Ruminants are hoofed mammals that digest their food in two stages. Examples in the Caledonian forest include red deer and the now-extinct aurochs. Ruminants have a complex digestive system, and depend on symbiosis for their survival. After their food is regurgitated to be chewed as ‘cud’, it then enters one of four stomach chambers. Bacteria break down the otherwise indigestible cellulose in the plant material. The bacteria get glucose as part of the bargain. They produce volatile fatty acids, providing their host mammal with energy.
Pollination is a form of symbiosis that is easy to observe. Flowers act as powerful adverts to insects, offering energy-rich nectar. The insect, having fed upon the sugary liquid, then unknowingly carries pollen to fertilise other flowers. This benefits the overall population of that particular plant species.
Many insects are choosy about the plants they visit. Certain bee species have a longer ‘tongue’ than others, and this affects their choice of flower. The white-tailed bumblebee for example, chooses deeper flowers such as foxglove. The shorter-tongued bees can only drink nectar from flowers that are not as deep, such as goat willow.
Pollination probably evolved in response to early insects eating the pollen itself. Plants that offered nectar as an alternative to pollen would stand a better chance of reproducing. The pollen was not only spared, but carried from plant to plant. Insects could still feed, and flowering plants evolved and thrived.
Berries evolved in a similar way, with the plant adapting to cope with animals feeding on its seeds. The bird or mammal gains a meal, while the plant’s seed is not only unharmed, but dispersed. The seeds of some plants (such as rowan) are often ‘activated’ by passing through the rigours of a digestive system.
Wood ants have symbiotic relationships with a number of other organisms in the forest. Some species of flowering plant in the forest depend on ants for their dispersal. Cow-wheat seeds have a fatty attachment on them. The ants take the seeds to their nests, and feed the fatty bit to their larvae, thus helping to disperse the plant. In deforested areas, such plants cannot return easily without the aid of ants. This is important to know if we want to restore ground flora to areas of new woodland.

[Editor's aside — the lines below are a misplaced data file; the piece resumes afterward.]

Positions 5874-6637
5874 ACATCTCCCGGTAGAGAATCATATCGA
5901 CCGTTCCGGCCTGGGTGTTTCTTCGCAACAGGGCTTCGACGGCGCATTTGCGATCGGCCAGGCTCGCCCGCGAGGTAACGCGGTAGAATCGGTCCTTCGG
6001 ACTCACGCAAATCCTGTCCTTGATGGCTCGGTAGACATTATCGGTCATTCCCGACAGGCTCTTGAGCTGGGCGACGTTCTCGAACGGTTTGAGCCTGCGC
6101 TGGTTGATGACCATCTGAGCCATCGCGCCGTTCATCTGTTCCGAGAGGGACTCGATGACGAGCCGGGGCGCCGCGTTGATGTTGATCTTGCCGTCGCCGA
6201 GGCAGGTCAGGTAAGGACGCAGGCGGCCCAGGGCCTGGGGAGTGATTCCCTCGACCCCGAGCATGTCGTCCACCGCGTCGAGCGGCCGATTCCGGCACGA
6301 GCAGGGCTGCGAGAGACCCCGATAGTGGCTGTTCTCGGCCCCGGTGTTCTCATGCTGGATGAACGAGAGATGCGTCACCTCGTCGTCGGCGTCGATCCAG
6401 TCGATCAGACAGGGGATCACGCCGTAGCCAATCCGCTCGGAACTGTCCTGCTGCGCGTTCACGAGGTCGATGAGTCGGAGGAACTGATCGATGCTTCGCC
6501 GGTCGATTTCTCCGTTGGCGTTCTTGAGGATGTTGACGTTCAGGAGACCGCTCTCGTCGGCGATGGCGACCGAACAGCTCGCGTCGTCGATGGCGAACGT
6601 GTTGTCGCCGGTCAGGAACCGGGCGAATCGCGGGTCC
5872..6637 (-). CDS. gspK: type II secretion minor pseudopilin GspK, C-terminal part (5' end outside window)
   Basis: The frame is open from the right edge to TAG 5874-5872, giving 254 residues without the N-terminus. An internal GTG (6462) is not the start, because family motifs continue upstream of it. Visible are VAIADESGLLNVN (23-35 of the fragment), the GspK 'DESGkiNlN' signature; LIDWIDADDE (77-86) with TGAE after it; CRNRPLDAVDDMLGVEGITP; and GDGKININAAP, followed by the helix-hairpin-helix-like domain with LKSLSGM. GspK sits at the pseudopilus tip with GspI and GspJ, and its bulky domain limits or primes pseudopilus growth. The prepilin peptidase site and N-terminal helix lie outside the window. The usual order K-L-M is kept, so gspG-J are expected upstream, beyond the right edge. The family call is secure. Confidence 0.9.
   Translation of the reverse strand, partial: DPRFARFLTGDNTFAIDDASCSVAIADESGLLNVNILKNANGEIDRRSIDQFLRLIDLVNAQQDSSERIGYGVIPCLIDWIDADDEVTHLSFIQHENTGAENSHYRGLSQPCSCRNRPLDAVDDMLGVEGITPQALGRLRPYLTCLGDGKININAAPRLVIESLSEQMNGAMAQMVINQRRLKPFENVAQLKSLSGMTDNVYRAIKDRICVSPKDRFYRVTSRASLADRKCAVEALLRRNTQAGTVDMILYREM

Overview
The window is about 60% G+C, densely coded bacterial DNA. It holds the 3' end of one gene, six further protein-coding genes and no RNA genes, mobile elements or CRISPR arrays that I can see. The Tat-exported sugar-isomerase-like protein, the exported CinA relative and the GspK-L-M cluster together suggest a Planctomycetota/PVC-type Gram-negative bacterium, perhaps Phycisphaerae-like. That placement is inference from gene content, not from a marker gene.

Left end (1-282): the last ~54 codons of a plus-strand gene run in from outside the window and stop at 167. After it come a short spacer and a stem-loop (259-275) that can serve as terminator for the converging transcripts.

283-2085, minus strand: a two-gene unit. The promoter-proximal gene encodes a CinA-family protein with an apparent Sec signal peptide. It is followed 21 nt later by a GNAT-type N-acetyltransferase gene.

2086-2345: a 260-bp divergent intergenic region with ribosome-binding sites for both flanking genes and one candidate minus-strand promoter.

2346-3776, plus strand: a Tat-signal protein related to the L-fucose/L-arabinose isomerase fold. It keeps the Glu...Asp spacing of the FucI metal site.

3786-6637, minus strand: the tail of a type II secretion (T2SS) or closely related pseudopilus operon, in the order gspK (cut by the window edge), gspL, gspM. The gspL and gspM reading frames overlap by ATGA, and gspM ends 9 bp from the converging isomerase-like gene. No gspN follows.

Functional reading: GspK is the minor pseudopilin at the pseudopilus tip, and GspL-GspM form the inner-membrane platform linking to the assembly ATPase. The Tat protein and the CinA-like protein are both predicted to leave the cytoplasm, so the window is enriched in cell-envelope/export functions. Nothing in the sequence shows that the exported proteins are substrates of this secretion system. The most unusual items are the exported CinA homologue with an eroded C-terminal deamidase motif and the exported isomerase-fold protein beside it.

Wood ants have a fascinating partnership with certain aphids. The ants stroke the aphids, stimulating them to release a waste product known as honeydew. This liquid provides a meal for the ants, while the aphids benefit by gaining the ants’ protection from predators. The ants also protect the aphids’ food source from competing sapsuckers.
A worm called Dendrodrilus rubidus often lives in the nests of northern wood ants. Here the conditions are very suitable for worms, with an abundant food supply. The worms benefit the ants by helping prevent the mounds from becoming overgrown with moulds and fungi.
Wolves and ravens
There is a close relationship between ravens and wolves. Wolves not only make carcasses available, but also open up tough hides that the birds would not be able to penetrate by themselves. Wolves often howl before going on hunt and ravens have learned to respond to this cue. It may be that wolves have also learned to listen to raven calls indicating that there are deer about. Perhaps similar interactions took place in the Caledonian forest before humans wiped out wolves.
Mutually beneficial partnerships occur on many different levels and their influence is huge. Some of the most fundamental processes, from photosynthesis to the survival of herbivores, happen thanks to these alliances.
Sources and further reading
- Campbell, N.A. (1993) (3rd ed.) Biology. Benjamin Cummings: Redwood City.
- Heinrich, B. (1999) Mind of the Raven. Harper Collins: New York
- Margulis, L. (1998) The Symbiotic Planet. Phoenix: London.
- Steinhart, P. (1995) The Company of Wolves. Vintage Books: New York.
- Wilson, E.O. (1992) The Diversity of Life. Penguin: London